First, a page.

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Kinematics Last minute homework help

  1. Sep 3, 2007 #1
    1. The problem statement, all variables and given/known data
    Hi I seriously need help in any of these remaining kinematics problems...I need to understand how to solve them too...Any help will be greatly appreciated.

    1.) A bird watcher meanders through the woods, walking 0.40 km due east, 0.70 km due south, and 2.20 km in a direction 45.0° north of west. The time required for this trip is 2.50 h. Determine the magnitude and direction (relative to due west) of the bird watcher's

    (a) displacement and
    km (magnitude)
    ° (direction north of west)
    (b) average velocity.
    km/h (magnitude)
    ° (direction north of west)

    Use kilometers and hours for distance and time, respectively

    8.) A car drives straight off the edge of a cliff that is 50 m high. The police at the scene of the accident note that the point of impact is 140 m from the base of the cliff. How fast was the car traveling when it went over the cliff?

    16.) A soccer player kicks the ball toward a goal that is 29.0 m in front of him. The ball leaves his foot at a speed of 18.5 m/s and an angle of 33.6° above the ground. Find the speed of the ball when the goalie catches it in front of the net. (Note: The answer is not 18.5 m/s.)

    2. Relevant equations
    x(t) = .5at2 + v0t + x0
    x(t) = .5(v0+vf)t
    vf^2= v^2+ 2ax
    v= v0+ at

    3. The attempt at a solution
    I seriously don't know how to do these remaining problems
    Last edited: Sep 3, 2007
  2. jcsd
  3. Sep 3, 2007 #2


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    1a) Tell me, what is the definition of displacement? Based on that answer, how would you compute it?
  4. Sep 3, 2007 #3


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    Staff: Mentor

    This might help.

    Horizontal launch - http://hyperphysics.phy-astr.gsu.edu/hbase/traj.html#tra11
    Launch at an angle - http://hyperphysics.phy-astr.gsu.edu/hbase/traj.html#tra3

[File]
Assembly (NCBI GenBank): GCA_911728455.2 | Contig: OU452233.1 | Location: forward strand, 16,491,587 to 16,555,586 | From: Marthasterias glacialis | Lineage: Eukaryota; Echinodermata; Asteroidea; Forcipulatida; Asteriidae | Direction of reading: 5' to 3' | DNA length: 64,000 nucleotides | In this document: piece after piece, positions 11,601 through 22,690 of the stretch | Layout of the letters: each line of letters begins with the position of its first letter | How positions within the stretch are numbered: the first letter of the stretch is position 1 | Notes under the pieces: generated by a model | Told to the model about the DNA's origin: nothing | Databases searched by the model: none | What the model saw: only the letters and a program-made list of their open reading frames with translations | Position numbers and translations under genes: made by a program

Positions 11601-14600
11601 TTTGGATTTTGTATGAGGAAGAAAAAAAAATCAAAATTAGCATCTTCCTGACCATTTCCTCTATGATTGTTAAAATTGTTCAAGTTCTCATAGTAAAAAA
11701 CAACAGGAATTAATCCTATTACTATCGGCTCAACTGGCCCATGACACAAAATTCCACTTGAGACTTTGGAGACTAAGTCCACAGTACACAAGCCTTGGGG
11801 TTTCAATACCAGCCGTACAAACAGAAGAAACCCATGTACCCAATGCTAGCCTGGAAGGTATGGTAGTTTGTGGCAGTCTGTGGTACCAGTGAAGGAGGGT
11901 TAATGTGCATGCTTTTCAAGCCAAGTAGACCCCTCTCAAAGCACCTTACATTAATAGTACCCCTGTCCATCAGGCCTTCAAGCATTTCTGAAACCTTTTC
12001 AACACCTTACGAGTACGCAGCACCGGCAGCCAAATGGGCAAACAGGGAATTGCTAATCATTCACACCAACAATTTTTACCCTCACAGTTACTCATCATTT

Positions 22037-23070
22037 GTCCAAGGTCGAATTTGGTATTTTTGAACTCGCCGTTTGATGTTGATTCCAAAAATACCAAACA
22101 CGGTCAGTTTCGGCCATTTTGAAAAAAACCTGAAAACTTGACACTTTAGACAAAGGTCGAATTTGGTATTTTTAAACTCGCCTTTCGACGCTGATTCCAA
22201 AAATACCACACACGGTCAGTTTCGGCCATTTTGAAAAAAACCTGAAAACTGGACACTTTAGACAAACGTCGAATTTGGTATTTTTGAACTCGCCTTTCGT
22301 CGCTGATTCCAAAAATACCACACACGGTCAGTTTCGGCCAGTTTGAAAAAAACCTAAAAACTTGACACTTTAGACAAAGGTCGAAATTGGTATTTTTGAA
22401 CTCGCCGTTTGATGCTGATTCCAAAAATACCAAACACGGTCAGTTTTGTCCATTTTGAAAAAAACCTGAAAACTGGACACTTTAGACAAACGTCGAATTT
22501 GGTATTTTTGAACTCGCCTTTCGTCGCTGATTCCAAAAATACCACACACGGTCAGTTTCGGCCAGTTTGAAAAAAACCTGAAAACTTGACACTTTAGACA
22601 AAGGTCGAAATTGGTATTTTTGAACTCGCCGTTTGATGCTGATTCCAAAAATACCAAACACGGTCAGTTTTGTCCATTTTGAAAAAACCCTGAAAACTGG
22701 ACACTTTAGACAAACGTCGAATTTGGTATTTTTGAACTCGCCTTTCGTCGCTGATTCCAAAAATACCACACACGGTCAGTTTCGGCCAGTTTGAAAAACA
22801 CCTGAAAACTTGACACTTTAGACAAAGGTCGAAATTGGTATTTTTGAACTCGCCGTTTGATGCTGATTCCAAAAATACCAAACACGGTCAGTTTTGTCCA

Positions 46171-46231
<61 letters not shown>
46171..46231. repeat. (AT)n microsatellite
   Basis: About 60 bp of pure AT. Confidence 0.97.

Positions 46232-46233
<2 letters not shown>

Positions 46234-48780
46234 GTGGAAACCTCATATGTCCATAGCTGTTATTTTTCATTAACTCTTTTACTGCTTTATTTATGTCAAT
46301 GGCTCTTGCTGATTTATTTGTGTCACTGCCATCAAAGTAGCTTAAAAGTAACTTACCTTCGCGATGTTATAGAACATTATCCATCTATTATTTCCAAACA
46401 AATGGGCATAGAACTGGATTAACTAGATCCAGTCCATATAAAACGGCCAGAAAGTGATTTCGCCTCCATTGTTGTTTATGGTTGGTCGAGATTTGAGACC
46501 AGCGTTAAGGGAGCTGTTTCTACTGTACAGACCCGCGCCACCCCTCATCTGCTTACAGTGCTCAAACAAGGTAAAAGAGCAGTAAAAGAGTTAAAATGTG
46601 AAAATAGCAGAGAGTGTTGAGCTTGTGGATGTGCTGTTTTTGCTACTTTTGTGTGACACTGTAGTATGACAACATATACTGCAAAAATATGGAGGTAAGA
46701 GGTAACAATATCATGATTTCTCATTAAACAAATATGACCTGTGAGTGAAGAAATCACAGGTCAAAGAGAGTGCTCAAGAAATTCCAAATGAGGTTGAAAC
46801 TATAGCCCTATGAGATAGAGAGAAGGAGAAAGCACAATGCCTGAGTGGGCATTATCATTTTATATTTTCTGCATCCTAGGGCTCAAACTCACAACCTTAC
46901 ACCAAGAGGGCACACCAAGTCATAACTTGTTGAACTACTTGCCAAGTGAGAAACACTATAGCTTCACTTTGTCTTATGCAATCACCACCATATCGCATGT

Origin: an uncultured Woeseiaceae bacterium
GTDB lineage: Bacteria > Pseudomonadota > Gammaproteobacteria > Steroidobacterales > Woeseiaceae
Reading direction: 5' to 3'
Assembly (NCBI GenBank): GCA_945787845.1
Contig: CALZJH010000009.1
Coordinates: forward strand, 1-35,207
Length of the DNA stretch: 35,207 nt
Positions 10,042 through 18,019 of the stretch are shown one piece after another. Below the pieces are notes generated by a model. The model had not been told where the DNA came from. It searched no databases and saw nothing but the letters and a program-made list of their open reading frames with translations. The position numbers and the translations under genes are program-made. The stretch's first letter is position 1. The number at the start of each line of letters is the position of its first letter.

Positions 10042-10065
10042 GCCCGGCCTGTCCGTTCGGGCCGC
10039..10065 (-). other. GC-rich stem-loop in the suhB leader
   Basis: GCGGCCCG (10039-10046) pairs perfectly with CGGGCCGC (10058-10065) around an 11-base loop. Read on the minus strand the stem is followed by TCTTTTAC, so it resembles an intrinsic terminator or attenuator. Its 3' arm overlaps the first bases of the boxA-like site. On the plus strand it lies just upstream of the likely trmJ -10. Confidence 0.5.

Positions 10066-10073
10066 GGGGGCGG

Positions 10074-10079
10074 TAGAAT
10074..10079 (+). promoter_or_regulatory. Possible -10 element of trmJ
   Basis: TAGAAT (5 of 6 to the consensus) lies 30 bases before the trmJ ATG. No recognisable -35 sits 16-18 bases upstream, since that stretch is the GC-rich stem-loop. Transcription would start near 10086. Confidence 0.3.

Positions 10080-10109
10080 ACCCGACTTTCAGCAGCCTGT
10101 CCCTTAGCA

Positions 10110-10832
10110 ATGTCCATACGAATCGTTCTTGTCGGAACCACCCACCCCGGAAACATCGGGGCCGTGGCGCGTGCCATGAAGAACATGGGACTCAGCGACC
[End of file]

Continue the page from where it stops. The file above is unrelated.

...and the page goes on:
If a mass is launched at angle [itex]\theta[/itex] with respect to horizontal, then vx0 = v0 [itex]cos \theta[/itex], and vy0 = v0 [itex]sin \theta[/itex]

    Please show some effort on one's part.
  5. Sep 3, 2007 #4
    displacement is the distance basically..it is x in the equations
  6. Sep 3, 2007 #5


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    Notice you're dealing with a problem in two dimensions. There's a key difference between displacement and distance...
  7. Sep 3, 2007 #6
    oooo ya...i forgot about that
  8. Sep 3, 2007 #7


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    uh, anyway, keep us posted with how you're doing with these problems...
  9. Sep 4, 2007 #8
    here is an idea: why not just solve the problem and get it over with--that is why we come here in the first place, because we need to know how to get the answer(so we can learn from it), not to get a 4 hr/long distance/useless tutoring section.
  10. Sep 4, 2007 #9


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    So you want someone to do your homework for you? Well, I'm sorry, that's not what we're here for! You should re-read the PF guidelines to which you ageed when you joined. Besides, the majority of students that seek help here find the tutoring approach far more useful than simply providing solutions.
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